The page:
- Consider if you are able/willing to adjust the project according to their dispute and needs.
- Consider if you are in your rights to cancel the project in order to avoid continued disputes.
- Review your contract language again and determine if anything needs to be added to avoid a similar dispute in the future.
While it’s ideal to maximize communication to avoid disputes in the first place, when they do arise, it’s crucial to go by the book. Any dispute-management workflow will stem from that, first and foremost.
6. Offboard clients and close projects
A workflow for offboarding and project closure is fairly straightforward:
- Thank the client for their business
- Send final deliverables if you haven’t already
- Review key takeaways from the project that you can use internally and share with the client
- Ask for a review or testimonial
- Ask your client to join your referral program (if applicable)
- Gather client feedback
- Explore renewal options if the client shows they need additional services
- Archive the project internally within your business management systems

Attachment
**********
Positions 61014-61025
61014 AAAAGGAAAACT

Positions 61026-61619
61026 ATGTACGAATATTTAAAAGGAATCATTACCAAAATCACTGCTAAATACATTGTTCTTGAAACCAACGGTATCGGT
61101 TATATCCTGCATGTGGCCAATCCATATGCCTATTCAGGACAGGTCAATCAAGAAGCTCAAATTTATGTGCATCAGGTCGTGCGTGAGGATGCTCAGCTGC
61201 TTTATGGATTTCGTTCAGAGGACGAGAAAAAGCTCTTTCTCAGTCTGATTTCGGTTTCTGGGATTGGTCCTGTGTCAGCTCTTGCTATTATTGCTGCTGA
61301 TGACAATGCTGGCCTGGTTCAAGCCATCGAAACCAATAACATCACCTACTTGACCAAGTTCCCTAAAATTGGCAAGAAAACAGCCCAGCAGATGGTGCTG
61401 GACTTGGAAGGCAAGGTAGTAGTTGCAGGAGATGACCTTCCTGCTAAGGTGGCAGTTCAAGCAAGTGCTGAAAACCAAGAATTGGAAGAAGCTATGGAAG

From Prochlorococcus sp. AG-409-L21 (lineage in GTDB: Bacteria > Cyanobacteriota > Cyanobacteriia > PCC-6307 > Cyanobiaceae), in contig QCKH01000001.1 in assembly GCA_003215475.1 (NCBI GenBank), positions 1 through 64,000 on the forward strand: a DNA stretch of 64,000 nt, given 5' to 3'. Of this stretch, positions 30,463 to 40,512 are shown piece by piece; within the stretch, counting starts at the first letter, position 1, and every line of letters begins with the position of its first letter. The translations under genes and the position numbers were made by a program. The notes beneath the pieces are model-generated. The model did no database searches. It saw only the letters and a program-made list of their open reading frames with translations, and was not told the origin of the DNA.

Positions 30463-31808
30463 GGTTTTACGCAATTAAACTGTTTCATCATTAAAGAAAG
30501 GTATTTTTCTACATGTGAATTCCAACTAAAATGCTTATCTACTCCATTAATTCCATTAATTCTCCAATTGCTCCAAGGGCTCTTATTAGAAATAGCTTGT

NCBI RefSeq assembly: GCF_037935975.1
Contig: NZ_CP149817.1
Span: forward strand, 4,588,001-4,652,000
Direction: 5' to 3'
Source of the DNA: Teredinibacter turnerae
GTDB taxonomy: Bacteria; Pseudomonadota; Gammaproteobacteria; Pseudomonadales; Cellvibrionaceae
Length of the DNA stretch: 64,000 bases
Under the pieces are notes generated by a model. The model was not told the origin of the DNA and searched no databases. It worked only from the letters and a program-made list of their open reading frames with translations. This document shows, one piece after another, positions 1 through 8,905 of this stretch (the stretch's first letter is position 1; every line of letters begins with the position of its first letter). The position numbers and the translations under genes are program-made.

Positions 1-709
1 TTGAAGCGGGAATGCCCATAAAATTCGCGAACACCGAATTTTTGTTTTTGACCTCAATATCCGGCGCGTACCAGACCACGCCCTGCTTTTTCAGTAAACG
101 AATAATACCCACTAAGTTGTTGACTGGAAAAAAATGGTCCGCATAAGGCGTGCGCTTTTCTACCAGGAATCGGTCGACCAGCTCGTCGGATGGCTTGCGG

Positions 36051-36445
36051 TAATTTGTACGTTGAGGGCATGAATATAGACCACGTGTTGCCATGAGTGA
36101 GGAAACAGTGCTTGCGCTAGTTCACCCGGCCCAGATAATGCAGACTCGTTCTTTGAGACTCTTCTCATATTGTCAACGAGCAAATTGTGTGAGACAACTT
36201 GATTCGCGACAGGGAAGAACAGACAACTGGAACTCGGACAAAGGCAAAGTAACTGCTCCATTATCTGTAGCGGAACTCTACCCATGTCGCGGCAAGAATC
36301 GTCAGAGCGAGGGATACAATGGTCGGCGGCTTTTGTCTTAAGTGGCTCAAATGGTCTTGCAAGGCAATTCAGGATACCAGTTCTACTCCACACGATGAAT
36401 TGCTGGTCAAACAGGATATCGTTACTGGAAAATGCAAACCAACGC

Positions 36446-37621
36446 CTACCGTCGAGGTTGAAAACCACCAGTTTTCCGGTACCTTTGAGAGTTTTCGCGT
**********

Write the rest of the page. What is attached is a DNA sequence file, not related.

How you handle these particular steps and maximize your client’s experience will dictate whether you can move forward with successful client retention. A great workflow will make your clients more likely to review your business, refer new clients, and even renew for another project.
Use automation as a key competitive advantage
Fewer technologies can give you as much of an edge as business process automation. Applying automation to client management workflows produces noticeable and concrete benefits that allow your business to save money and increase productivity. Some of these include:
- Improved communication and collaboration between teams and processes
- Increased transparency into processes and therefore increased accountability
- Reduced costs from streamlined process maps
- Improved efficiency and productivity overall